New Laws for MOTs on Classic Cars.
As of the 20th of May the Department of Transport amended the laws on MOT testing for models 40 years old or above, now as an owner it is now voluntary to have the car checked if and when you see fit, the previous legal requirement stated only cars built before 1960 were exempt, which represented 197,000 cars registered on UK roads, this new ruling will see an additional 293,000 cars become exempt from MOTs
The rational behind the new ruling according to DfT is these cars are “usually maintained in good condition and used on few occasions”. It also placates concerns voiced by some that garages were not necessarily testing cars over this age to a fitting standard because modern MOT guidelines apply less to cars of this age. In addition this will bring cars exempt from MOT into line with those exempt from road tax. Concerns stating these cars pose a greater risk of failure than the modern ones have been dismissed by the Government stating; cars registered in the interim period between the old exemption and the upcoming exemption have a substantially lower rate of failure than the national average, further to that they stated:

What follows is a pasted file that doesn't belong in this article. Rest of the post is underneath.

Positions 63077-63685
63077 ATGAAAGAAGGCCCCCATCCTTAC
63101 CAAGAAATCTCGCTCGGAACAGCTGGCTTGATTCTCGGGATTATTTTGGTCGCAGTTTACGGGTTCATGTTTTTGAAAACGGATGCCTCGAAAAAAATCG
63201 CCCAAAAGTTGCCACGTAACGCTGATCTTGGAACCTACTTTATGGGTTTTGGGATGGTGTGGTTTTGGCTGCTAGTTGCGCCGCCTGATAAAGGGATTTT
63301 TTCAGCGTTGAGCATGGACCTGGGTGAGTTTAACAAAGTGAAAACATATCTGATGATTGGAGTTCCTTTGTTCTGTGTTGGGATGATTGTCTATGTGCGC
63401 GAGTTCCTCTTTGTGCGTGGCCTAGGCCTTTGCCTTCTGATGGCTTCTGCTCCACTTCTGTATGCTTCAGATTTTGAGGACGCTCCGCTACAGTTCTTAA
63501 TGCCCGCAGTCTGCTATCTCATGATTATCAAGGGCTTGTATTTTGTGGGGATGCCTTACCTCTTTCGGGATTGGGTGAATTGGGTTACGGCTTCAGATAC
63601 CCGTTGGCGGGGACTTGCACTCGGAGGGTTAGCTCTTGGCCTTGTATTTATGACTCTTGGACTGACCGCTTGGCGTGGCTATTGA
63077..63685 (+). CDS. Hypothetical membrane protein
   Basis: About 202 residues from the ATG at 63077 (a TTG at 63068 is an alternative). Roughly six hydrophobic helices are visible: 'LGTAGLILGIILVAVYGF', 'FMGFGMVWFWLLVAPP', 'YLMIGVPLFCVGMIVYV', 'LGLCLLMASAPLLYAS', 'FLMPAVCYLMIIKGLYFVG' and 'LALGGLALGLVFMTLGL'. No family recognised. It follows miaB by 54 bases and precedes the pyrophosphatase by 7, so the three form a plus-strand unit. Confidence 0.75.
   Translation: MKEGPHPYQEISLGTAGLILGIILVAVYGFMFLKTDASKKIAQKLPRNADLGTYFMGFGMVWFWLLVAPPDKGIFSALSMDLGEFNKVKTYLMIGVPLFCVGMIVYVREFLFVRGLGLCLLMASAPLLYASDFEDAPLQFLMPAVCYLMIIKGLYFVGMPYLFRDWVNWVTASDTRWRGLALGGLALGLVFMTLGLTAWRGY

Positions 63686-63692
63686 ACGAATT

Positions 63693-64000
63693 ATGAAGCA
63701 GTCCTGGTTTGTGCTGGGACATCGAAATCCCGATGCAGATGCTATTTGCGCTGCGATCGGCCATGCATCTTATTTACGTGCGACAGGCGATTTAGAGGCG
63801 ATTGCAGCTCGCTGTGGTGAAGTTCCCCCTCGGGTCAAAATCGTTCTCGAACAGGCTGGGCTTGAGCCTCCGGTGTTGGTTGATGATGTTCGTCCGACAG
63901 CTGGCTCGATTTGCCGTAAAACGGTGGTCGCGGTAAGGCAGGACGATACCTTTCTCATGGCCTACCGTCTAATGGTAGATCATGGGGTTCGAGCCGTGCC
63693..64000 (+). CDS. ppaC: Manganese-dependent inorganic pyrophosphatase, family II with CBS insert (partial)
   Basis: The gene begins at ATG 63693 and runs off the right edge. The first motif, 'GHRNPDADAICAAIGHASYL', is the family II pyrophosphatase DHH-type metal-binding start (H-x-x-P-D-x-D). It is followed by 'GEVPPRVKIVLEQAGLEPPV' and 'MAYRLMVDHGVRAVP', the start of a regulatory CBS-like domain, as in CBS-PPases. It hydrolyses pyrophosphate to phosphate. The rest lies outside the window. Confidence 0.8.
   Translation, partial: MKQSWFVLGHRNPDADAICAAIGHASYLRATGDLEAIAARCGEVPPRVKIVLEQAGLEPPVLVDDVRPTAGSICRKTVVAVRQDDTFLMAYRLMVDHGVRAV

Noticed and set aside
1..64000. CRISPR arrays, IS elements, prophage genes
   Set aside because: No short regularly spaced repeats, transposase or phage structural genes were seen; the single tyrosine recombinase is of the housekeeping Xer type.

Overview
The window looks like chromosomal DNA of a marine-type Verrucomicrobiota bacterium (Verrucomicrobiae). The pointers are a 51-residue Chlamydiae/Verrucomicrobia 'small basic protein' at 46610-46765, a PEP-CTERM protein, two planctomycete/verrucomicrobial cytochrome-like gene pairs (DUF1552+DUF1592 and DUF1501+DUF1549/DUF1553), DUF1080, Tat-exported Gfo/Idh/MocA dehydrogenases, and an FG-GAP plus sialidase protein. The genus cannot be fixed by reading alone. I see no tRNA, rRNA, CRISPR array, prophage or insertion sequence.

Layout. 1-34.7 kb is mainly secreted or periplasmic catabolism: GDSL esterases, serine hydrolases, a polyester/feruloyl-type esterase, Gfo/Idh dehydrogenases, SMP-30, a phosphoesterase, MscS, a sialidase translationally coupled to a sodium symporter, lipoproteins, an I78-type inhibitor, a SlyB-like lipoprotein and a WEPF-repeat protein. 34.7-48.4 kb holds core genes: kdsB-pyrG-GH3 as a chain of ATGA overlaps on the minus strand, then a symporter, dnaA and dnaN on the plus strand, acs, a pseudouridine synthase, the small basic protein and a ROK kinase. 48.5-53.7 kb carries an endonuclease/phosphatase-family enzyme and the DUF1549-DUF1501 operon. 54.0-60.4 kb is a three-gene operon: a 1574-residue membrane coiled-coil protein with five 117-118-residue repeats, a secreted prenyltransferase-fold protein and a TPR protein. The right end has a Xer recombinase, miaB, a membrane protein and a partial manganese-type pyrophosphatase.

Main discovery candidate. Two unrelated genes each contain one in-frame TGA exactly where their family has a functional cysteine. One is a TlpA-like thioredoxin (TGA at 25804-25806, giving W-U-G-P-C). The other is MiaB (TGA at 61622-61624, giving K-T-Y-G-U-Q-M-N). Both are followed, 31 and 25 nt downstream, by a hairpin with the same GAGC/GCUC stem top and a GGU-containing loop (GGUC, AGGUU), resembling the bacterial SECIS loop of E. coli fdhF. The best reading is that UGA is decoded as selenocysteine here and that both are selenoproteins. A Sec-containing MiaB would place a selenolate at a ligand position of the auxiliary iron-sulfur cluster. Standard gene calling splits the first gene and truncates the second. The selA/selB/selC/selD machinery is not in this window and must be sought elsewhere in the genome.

“We consider the element of risk arising from taking vehicles over 40 years old out of the testing regime is small. The option for owners to submit their vehicles to a voluntary MOT test will remain and they will still, like all vehicle owners, need to ensure that they meet the legal requirement of keeping their vehicle in a roadworthy condition at all times.”
In making this decision the DfT consulted 2,217 respondents with more than half of them suggesting an annual or biannual roadworthiness test for 40-year-old vehicles, checking the cars’ identity, brakes, steering, tyres and lights. The DfT rejected the proposal stating “Those owners who feel an annual check is needed will be able to submit their vehicles for a voluntary MOT.”